Szapacs believes strongly that leaders in technical fields have a duty to encourage the younger generation to enter and excel in such occupations. He is heavily involved in SkillsUSA (, a group that promotes youth education in technical schools – from diesel equipment technology and welding to cosmetology and cake decorating. For more than 25 years, he has been the heavy-duty diesel coordinator of the Pennsylvania District 11 SkillsUSA competition, and for 18 years he has been a technical adviser for the national SkillsUSA Council.

Promoting technical education in the United States is essential, Szapacs believes. “It’s important to have doctors, teachers and engineers, but without technicians to complete the projects, we could not accomplish our goals.” He devotes so much time to SkillsUSA because he sees it as the only group in the country playing an active role in promoting technical education for young people. “When you attend the national competition, see 5,000 young people competing in these events and hear them talk, you realize we do have a lot of good young people in our country.”

Szapacs also is a member of the advisory board for the Lehigh Career & Technical Institute, one of the largest secondary and post-secondary technical schools in the nation. As a past president of the LVFMSA, he spearheaded a scholarship program that has helped underwrite technical students’ education for more than 15 years.

“As I have told many people, whether it’s TMC, SkillsUSA, Boy Scouts or your local technical school, it doesn’t matter,” Szapacs says. “The rewards you receive far outweigh the time and effort you put into these groups. Volunteer.”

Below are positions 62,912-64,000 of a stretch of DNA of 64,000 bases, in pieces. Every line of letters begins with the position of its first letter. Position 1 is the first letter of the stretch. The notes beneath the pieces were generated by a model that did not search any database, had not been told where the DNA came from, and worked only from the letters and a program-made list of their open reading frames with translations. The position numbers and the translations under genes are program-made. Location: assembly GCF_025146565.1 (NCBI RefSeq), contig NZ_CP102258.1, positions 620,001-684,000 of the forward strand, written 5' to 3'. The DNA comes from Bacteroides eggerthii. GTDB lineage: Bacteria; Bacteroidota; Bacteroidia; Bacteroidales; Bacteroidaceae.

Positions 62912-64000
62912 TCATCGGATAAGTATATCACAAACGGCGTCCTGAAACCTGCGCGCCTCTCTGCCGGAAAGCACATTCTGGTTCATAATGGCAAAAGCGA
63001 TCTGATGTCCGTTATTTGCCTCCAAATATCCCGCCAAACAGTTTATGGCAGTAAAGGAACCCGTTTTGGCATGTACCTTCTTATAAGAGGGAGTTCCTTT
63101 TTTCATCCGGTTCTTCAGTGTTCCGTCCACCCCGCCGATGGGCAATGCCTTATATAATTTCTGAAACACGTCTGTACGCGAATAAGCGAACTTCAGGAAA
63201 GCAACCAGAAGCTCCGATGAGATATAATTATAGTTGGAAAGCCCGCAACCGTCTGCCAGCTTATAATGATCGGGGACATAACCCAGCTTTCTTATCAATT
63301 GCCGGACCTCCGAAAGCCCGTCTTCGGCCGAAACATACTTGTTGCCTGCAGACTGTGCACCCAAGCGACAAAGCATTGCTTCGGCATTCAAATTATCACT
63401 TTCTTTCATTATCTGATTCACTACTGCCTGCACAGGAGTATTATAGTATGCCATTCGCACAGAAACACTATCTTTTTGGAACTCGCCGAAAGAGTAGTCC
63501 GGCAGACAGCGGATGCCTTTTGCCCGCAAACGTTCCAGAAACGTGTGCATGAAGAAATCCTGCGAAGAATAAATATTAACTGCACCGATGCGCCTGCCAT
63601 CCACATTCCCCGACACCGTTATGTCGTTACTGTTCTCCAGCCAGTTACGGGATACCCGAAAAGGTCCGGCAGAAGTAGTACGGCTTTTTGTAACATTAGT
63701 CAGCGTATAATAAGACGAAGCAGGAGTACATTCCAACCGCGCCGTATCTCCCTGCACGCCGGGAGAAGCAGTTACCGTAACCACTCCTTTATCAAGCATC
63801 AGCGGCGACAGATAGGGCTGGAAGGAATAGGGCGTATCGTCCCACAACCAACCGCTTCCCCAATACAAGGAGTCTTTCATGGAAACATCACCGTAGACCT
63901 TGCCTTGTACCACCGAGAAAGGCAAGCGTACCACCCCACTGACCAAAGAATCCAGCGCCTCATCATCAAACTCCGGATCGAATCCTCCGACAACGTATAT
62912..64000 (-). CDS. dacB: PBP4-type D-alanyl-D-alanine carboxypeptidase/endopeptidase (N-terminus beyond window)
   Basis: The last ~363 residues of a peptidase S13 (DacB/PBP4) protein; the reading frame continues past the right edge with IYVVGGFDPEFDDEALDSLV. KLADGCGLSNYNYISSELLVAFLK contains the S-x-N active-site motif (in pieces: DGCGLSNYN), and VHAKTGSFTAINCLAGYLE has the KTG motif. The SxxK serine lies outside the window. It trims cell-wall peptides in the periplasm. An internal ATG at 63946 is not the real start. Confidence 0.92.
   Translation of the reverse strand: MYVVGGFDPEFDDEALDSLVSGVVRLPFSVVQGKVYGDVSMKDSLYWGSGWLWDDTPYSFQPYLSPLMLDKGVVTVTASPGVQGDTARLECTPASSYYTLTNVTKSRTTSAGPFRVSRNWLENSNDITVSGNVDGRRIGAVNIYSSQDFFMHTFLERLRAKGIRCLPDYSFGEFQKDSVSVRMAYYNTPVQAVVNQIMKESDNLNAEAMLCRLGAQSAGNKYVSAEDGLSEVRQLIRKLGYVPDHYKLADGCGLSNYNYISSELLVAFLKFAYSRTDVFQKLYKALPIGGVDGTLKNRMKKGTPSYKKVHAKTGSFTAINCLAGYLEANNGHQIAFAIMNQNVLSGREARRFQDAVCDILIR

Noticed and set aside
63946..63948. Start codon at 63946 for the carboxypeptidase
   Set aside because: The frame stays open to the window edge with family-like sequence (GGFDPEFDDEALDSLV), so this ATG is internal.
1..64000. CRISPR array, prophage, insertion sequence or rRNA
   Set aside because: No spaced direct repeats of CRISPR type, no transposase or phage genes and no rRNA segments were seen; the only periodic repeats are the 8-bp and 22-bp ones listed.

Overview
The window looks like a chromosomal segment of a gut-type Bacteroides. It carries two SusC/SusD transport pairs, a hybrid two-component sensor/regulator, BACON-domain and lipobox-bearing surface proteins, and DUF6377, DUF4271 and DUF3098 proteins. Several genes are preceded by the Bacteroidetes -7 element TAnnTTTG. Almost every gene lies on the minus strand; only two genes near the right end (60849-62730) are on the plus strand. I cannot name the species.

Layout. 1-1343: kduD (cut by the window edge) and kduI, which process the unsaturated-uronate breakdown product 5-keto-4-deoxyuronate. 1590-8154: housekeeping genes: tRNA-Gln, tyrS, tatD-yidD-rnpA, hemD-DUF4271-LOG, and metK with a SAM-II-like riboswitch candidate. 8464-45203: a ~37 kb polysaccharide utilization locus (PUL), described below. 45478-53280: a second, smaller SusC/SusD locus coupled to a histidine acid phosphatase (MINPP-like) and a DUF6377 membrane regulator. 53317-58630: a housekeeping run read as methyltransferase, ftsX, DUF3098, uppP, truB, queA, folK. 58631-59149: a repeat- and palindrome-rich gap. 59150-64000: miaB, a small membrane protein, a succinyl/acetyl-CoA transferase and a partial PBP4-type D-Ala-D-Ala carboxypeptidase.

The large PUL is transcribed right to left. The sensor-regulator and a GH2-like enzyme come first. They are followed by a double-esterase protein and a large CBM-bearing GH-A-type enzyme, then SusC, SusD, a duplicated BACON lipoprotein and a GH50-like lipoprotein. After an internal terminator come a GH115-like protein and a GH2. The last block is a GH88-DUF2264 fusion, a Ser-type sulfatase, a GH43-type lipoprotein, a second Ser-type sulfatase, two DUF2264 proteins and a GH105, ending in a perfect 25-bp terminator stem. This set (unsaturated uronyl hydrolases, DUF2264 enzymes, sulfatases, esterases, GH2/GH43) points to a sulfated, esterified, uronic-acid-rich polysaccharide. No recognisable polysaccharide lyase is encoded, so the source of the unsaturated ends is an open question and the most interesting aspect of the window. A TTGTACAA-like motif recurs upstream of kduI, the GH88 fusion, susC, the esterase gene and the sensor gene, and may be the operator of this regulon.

Ron Szapacs’ career proves that he practices what he preaches.

A need for speed
Racing has been a second career for Ron Szapacs
Ron Szapacs developed a fondness for racing as a child, but it wasn’t until he was deep into his 30s that it became a part-time vocation. Through an unlikely series of events at a NASCAR race at which he was supposed to be just a spectator, Szapacs ended up helping out a pit crew that was short-staffed due to food poisoning. He helped out a couple more times that season and more races the following year. Eventually Szapacs settled into a part-time career as an engine tuner, working 16 races a year.

Over 18 years, Szapacs worked with various NASCAR teams, including Stovola Bros. Racing, Bobby Allison Motorsports, Bahari Racing and Morgan McClure Motorsports. In addition to engine-tuning responsibilities, he worked the pits – fueling and jacking cars, cleaning windshields, carrying tires and even changing tires occasionally – in the days before specialists did the pit jobs. The highlight of Szapacs’ NASCAR career was in 1988 when his team won the Daytona 500 with Bobby Allison driving.

Although Szapacs retired from the big NASCAR racing teams in 2001, he remains active in racing. He and his son, Andy, race in the Asphalt Modified circuit. Ron builds the engines, and Andy is chassis engineer and driver. Racing is hardly new for the two as father and son; Andy began racing “quarter midgets” – racecars designed for kids – at age 10. Like his father, Andy’s day job involves trucks; he is an engineer with Mack/Volvo in Allentown, Pa. “The apple didn’t fall far from the tree,” Ron notes.

For Szapacs, racing is more than just a fun diversion. “Racing has taught me many lessons,” he says. “Any time you feel you are really on top of the game, all you need to do is take a few days, and go to Daytona testing. I had a few great ideas that I was allowed to implement in our racecar. And without a doubt, the car slowed down. That brought me back down to earth, but that’s not all bad. That inspires you to work harder and think outside the box.” Szapacs is gratified that over the years he did have some ideas that actually increased the car’s speed. “I guess that’s why I made it as long as I did in the sport.”

Ron Szapacs is the 33rd person to receive Commercial Carrier Journal’s top honor for lifetime achievement in fleet maintenance. Safeway Stores’ E. Clair Hill was the first to be so honored in 1977. CCJ’s Technology and Maintenance Career Leadership Award honors a career of dedication to professionalism and excellence in fleet maintenance. Industry involvement, recognitions and awards and reputation among peers figure into the selection. Individuals who made significant contributions to the industry while directly engaged in truck fleet management are eligible even if they no longer work for a fleet owner. CCJ welcomes nominations for the 2010 Career Leadership Award. Contact Avery Vise at